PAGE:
District moves to correct civil-rights violations
Original post made
on Feb 22, 2013
A Palo Alto special-education student whose complaints of bullying and harassment led to a federal civil-rights investigation and a scathing reprimand of the school district received approval last week from the district for placement in a residential facility.
==B Related story:==
District submits responses in bullying case]
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posted Friday, February 22, 2013, 8:41 AM
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Posted by Educator
a resident of Another Palo Alto neighborhood
on Feb 24, 2013 at 4:19 pm
You have to remember that Skelly was hired to calm down the principals and administrators after they had risen up and successfully ousted Mary Frances Callan, the former superintendent, which actually has resulted in almost a complete turnover of principals due to firing, reassignment, retirement, or resignation. After a few years, Skelly became bolder and bolder after successfully apologizing a number of times to make problems he created go away, such as the anti-Latino comment he made, the lack of effectiveness in his response to the suicides, and then the Brown Act alleged violations. In his boldness, he successfully kept the teacher's union, PAEA, off his back and even got them to accept a paltry 1% one-time bump retroactively for the 11-12 school year. But let's get back to his apologies. The Brown Act alleged violations happened in April and May and he apologized, but without admitting responsibility. At the same time, he was undergoing an attack from PAEA and a few members of the Board to get rid of a few principals, and apparently, thanks to the Weekly, he was under pressure from the Office of the Civil Rights. To top it off, he was up for a contract extension in late May or June, which he got. Worse yet, an important election was taking place in the fall, and he and Charles Young failed to disclose virtually any of the OCR cases. He had a multi-year head start in the OCR case, but because he had successful diverted or deflected or dismissed that family for four years, why would he change that winning strategy. His own "apology" even claimed ignorance of how to handle such a case in his six years (though he was actually in his fifth year last spring and in the middle of his sixth year). This second case he knew about the family for at least three years and the middle school principal had months of warning to make things right, but this time Young was the one who got involved as the compliance officer and frankly didn't really know what to do. Either way, Skelly's apology to the board, reported here in the Weekly, is a non-apology. He said he is sorry that some on the board may have been surprised by the latest revelation, not that he was sorry for causing the situation. He has never apologized by taking responsibility. The old-fashioned "buck-stops-here" is not in his repertoire. His leadership skills rely on you, the community, being impressed with his Harvard undergraduate degree and his ability to deflect any blame, responsibility, or accountability, despite the healthy salary he receives, which is the very reason why he is paid so much (just talk to a custodian about the verbal abuse he or she may receive from an insensitive teacher or parent or principal, while making almost a tenth of what Skelly is paid).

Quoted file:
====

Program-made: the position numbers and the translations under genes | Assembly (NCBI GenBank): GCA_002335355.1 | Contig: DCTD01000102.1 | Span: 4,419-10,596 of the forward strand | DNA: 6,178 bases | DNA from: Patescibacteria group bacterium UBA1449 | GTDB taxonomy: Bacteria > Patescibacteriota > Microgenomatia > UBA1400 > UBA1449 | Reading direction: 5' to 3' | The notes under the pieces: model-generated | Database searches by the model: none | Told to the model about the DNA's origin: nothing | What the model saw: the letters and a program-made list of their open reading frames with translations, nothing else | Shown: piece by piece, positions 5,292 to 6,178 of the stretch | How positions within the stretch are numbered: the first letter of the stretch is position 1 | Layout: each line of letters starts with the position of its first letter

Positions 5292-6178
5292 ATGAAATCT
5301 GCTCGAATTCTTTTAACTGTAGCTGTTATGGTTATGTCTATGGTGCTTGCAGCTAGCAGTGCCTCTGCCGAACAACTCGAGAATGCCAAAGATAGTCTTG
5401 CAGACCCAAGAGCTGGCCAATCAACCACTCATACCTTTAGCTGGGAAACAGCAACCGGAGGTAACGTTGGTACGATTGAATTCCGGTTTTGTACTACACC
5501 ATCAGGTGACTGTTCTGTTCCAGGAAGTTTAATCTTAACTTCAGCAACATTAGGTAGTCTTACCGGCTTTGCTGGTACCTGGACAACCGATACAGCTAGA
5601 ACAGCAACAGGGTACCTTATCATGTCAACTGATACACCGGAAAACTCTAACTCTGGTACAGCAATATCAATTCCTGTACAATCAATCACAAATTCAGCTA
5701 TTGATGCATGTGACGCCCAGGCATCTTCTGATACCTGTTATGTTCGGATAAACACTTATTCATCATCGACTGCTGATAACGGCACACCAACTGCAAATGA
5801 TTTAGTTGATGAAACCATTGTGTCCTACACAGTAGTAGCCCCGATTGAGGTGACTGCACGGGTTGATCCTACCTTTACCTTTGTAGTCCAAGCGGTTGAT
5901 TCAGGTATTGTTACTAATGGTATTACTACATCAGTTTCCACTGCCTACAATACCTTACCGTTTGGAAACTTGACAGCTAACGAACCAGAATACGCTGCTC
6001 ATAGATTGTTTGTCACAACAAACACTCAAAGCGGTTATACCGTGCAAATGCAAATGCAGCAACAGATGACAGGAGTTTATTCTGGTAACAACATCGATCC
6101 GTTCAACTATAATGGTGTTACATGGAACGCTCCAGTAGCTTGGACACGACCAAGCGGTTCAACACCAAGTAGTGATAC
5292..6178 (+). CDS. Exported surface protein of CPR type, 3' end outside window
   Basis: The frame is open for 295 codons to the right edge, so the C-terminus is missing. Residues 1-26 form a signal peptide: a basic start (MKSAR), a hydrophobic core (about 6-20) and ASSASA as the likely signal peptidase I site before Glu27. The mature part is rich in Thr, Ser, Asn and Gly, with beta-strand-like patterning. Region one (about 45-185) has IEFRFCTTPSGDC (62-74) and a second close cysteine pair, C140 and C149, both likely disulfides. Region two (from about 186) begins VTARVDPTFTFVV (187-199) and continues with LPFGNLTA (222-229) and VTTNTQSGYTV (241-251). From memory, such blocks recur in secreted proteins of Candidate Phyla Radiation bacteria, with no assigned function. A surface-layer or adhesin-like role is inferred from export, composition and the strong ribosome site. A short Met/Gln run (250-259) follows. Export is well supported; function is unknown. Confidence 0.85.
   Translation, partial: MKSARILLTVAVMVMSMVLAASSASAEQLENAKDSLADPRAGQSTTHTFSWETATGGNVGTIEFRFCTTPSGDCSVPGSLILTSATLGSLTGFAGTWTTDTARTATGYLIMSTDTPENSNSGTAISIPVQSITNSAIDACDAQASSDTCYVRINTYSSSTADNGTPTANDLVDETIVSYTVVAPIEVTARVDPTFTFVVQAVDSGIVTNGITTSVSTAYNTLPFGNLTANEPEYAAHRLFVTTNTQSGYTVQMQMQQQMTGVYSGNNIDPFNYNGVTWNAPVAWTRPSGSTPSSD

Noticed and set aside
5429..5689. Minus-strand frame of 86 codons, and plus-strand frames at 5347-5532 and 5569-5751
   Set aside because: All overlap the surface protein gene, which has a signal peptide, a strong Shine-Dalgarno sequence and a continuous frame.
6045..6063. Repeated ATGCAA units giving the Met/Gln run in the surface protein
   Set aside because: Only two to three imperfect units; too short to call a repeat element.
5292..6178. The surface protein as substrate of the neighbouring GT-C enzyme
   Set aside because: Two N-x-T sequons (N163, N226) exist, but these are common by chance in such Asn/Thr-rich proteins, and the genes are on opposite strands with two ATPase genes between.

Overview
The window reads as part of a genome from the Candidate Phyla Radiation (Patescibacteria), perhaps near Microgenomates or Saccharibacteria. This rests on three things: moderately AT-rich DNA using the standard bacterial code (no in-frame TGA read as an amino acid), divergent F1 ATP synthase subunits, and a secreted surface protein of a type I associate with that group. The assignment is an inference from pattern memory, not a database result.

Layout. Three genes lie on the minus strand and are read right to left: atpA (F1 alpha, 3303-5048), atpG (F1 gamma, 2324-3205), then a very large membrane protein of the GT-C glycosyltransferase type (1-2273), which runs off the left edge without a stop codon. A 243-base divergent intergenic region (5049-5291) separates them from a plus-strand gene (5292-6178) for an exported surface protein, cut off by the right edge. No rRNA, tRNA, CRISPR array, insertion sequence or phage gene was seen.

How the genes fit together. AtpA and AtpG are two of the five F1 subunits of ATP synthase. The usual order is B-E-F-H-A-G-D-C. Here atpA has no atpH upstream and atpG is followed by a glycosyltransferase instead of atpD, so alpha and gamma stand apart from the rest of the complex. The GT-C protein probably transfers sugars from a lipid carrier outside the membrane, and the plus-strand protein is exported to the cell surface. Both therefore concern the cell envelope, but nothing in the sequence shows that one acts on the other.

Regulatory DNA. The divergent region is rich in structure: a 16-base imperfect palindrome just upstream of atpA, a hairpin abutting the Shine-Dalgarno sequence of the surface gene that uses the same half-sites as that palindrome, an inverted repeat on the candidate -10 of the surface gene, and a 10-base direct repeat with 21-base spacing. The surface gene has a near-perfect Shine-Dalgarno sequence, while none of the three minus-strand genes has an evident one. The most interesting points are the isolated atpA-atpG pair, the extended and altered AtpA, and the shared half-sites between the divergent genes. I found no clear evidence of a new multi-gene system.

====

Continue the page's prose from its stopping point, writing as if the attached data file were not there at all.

The bottom line: [Portion removed by Palo Alto Online staff.] Skelly needs no more sympathy. The board needs to do its job. They need to release Skelly, Young needs to go, he never belonged here, he just does not possess the requisite skills if he cannot handle compliance issues, which are basically by the book, and it would say a lot about how we put kids first, or at least how we should put kids first, if Holly Wade was demoted or let go. Camille, Melissa, Dana, and Barbara, you four need to somehow demonstrate that you are not as culpable (you are responsible for it, but Skelly's latest apology implies that you should have known and you should not have been surprised) as Skelly and Young. Our community has violated the civil rights of a child in 2012 and apparently that is not the norm, but a rarity. This comes two years after the feds cited our district for disproportionately putting Latino and African American boys in special education after failing to address their needs in the regular education classroom. Heidi, you claim to be an advocate for special needs children, but can you actually do what you were elected to do and make the hard decision? Or will you sit there Tuesday night and say a few sentences of outrage and then move on?
This thread is over 100 entries. Each of the previous ones two weeks ago were over a 100. That is an extraordinary number because this latest fiasco is extraordinary. Though there are a variety of opinions expressed, one cannot deny that many of us are not out for blood, but we do want the governance system to work and the superintendent and the associate superintendent need to be out of their offices at 25 Churchill by June.